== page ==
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Calling All Students: Send Questions For Schlöndorff Documentary About Our Honorary Member

Dear Students, Azubis, Headmasters and Teachers,

since due to the ongoing pandemic still no public events may take place, including the remembrance day on 27 January 2021 regarding the Liberation of Auschwitz, we are inviting you all to a very special joint project:

On 20 February 2021 our Honorary Member Leon Schwarzbaum will celebrate his 100th birthday.

He not only is one of the last living survivors of the Shoah, but also of the Concentration Camp Auschwitz which has been liberated on 27 January 1945 by the Red Army.

On the occasion of his birthday, an oral history interview will take place, which will be lead by the famous and Oscar-winning director Volker Schlöndorff, who has been born in Wiesbaden.

Leon Schwarzbaum cordially invites you all to ask him questions about his experiences in Auschwitz and the Shoah in general, which will become part of this interview.

We are looking forward to your messages that you can gladly send either as written submission or in the form of short videos to kontakt@jg-michelsberg.com.

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Happy New Year 2021!

Dear members, dear friends, with this little Hanukkah song, sung by two of our youngest members, we wish all a Happy New Year 2021. May good luck and good fortune always be with you!

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The Story of Our Hanukkiah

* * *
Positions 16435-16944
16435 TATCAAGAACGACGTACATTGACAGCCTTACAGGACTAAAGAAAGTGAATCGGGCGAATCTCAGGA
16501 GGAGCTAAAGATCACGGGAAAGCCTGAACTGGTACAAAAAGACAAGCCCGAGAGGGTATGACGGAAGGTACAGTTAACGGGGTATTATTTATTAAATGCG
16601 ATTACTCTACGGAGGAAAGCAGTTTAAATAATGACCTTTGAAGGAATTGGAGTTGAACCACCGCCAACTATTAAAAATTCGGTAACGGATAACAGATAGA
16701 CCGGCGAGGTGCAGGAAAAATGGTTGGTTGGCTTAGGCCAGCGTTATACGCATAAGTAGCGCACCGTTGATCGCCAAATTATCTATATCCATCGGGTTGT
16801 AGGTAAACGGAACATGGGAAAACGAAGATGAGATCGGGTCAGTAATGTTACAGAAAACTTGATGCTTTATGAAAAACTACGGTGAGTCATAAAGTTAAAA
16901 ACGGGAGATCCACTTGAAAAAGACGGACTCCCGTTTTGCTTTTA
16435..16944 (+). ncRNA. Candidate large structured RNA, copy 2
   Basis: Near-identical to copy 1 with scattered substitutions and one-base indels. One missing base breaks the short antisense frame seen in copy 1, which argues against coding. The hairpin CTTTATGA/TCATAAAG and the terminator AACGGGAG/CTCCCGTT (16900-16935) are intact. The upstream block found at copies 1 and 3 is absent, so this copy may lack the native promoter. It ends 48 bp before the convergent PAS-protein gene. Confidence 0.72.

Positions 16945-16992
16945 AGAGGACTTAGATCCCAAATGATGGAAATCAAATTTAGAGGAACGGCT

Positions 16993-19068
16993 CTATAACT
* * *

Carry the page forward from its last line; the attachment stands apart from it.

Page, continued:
The Hanukkah-Candelabrum which we intended to kindle on the last day of Hanukkah in front of the Hessischer Landtag (Hessian State Parliament) has been built by the Jewish, Muslim and Christian metal-work apprentices of the Wiesbadener Jugendwerkstatt (Youth Workshop of the City of Wiesbaden).

תודה רבה (Todah Rabah, Thank you very much) from all members of the congregation!

The team of the Wiesbadener Jugendwerkstatt that built our Hanukkiah, with Larissa Deichmann from our board and our Executive Director Andreas Kimmel

Sponsors of the candles would have been members of the Hessian government, the Christian and Muslim Communities and the Jugendwerkstatt.

Unfortunately we had to call off the event due to the hard lockdown that began on 16 December 2020. Even though we had a special permit by the City of Wiesbaden, we have decided to cancel for the safety of everybody involved.

Nonetheless we are hoping very much that the candles of our Hanukkiah will be kindled as a sign of the solidarity of these three world religions every year in front of the Hessische Landtag in Wiesbaden during Hanukkah, beginning in 2021.